Renewed Paris-Berlin night train hailed as “greener” alternative to air travel

As the first Berlin to Paris overnight train in nearly a decade pulled into the Gare de l’Est this week, many hailed the occasion as a landmark in the journey towards cleaner travel alternatives, but can long-distance trains really replace airplanes?  

With the advent of cheap airfares, train travel in Europe dropped significantly. Countless services, including many long-haul and overnight journeys that had synced up cities across the continent for generations, were gradually eliminated until long-distance train travel was more novelty than genuine alternative.  

But now, as the world is looking to cut carbon emissions and find greener ways to travel, trains have re-emerged as not just viable, but preferred methods of transport.  

This was evident on the morning of Tuesday 12th December as the first Berlin to Paris overnight train entered the French capital’s Gare de l’Est station in nearly 10 years, marking a new age of an “old” approach.   


Called the Nightjet service, the train connects Berlin, Brussels and Paris, and is part of a network of trans-European sleeper routes that are being resurrected under the impetus of the EU Green Deal.  

The Paris-Berlin Nightjet – the information for which can be found here – will run three times a week thanks to a collaboration between Germany’s Deutsche Bahn, Austria’s ÖBB, Belgium’s NMBS/SNCB and France’s SNCF.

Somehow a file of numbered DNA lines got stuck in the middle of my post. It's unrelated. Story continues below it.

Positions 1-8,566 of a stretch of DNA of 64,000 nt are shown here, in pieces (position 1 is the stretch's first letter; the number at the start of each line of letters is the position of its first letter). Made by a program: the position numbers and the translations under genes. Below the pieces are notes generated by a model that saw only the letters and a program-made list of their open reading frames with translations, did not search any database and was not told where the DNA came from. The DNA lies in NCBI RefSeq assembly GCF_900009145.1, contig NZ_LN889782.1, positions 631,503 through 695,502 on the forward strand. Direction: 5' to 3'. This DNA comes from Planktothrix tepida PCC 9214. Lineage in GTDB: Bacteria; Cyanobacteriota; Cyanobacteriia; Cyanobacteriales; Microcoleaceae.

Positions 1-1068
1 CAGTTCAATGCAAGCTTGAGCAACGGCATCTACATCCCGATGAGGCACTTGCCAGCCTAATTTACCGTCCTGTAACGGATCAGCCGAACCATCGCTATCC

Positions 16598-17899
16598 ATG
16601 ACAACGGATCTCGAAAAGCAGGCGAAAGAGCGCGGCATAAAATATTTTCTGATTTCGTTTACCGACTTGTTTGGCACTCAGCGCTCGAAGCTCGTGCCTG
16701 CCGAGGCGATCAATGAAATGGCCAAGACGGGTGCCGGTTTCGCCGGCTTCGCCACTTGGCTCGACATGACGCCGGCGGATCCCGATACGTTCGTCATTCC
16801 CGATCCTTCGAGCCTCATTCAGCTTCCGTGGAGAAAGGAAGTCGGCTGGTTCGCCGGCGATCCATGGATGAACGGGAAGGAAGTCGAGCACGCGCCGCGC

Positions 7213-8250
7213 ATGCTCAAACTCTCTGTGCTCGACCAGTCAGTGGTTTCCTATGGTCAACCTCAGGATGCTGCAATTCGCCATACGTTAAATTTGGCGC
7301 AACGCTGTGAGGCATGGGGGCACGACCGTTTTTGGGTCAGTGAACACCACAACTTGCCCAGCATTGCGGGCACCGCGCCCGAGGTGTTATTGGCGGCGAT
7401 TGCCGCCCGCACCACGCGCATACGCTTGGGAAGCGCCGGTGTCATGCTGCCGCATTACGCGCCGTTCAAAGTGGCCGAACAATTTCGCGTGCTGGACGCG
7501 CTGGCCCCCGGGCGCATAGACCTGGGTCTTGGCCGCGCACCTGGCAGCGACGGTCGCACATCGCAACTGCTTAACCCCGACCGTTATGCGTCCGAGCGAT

“It’s possible to fall asleep in Paris and wake up in Berlin,” says France’s Minister for Transport, Clément Beaune, of the new service. “It is the culmination of a commitment that I have carried for three years [and] a high point for Europe and ecology.” 

Left-right: Dr. Richard Lutz, CEO of Deutsche Bahn AG; Manja Schreiner, Berlin Senator for Mobility, Climate Protection, Transport and the Environment; Clément Beaune, French Minister of Transport; Dr. Volker Wissing, Federal Minister for Digital and Transport; Christophe Fanichet, CEO of the French SNCF Voyageurs; Andreas Matthä, CEO of ÖBB Holding AG; and Sophie Dutordoir, CEO of the Belgian NMBS/SNCB. Photo credit: Deutsche Bahn AG / Oliver Lang


The French government has invested €100 million in jumpstarting national rail networks in recent years, and this latest development is all part of President Emmanuel Macron’s pledge to open several new domestic overnight train services by 2030.

The plans have gotten off to a good start, with the first new sleeper between Paris and Aurillac in the Cantal region setting off on 10th December, two decades after it was shut down. 

The Paris-Berlin Nightjet line is an international extension of the French plan and joins an already launched Paris-Vienna route, but they are just two of the numerous other long-distance routes across Europe that are available at very fair prices via the Nightjet network. 

“This [Paris-Berlin] train is the image of European cooperation that responds to the climate emergency and the need to connect peoples,” says Beaune. “This line completes a range of French night trains in France, with 10 lines gradually reopened. Our ambition is great: in France and in Europe, we will open other lines throughout this decade, we will buy and renovate night trains. The night train is no longer a symbol of the past, it is the image of the future.” 

Prices for single tickets between Paris and Berlin start as low as €34.90 for a seat and €79.90 for a sleeping car. For more information, click here.


Join the Monaco Life community – the largest English media in the Principality.   

Sign up for the Monaco Life newsletter, and follow us on Facebook, Instagram, LinkedIn and Tik Tok. 


Photo credits: Deutsche Bahn AG / Oliver Lang